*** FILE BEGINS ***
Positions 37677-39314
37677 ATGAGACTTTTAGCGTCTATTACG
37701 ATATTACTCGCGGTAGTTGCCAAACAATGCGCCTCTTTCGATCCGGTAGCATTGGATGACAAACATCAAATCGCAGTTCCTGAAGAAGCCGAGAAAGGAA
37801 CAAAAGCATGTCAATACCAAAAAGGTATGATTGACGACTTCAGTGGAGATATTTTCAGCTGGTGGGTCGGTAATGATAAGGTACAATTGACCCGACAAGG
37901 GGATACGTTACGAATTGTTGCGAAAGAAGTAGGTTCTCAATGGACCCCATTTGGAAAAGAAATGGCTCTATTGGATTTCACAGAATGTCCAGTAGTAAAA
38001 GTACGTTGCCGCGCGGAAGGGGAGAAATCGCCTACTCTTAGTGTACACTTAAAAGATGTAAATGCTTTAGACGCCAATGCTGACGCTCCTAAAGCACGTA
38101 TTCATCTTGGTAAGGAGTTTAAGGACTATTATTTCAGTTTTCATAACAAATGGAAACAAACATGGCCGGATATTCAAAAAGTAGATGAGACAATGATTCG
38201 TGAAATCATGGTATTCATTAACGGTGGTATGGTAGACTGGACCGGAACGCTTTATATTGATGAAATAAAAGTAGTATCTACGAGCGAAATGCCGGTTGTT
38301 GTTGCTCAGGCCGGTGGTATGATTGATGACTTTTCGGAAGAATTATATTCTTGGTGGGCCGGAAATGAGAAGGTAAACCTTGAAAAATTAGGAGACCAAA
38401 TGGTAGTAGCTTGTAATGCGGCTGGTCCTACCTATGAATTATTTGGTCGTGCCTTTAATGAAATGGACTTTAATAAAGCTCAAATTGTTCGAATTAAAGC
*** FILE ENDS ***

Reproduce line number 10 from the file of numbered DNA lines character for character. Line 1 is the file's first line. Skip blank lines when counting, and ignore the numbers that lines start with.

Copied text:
38401 TGGTAGTAGCTTGTAATGCGGCTGGTCCTACCTATGAATTATTTGGTCGTGCCTTTAATGAAATGGACTTTAATAAAGCTCAAATTGTTCGAATTAAAGC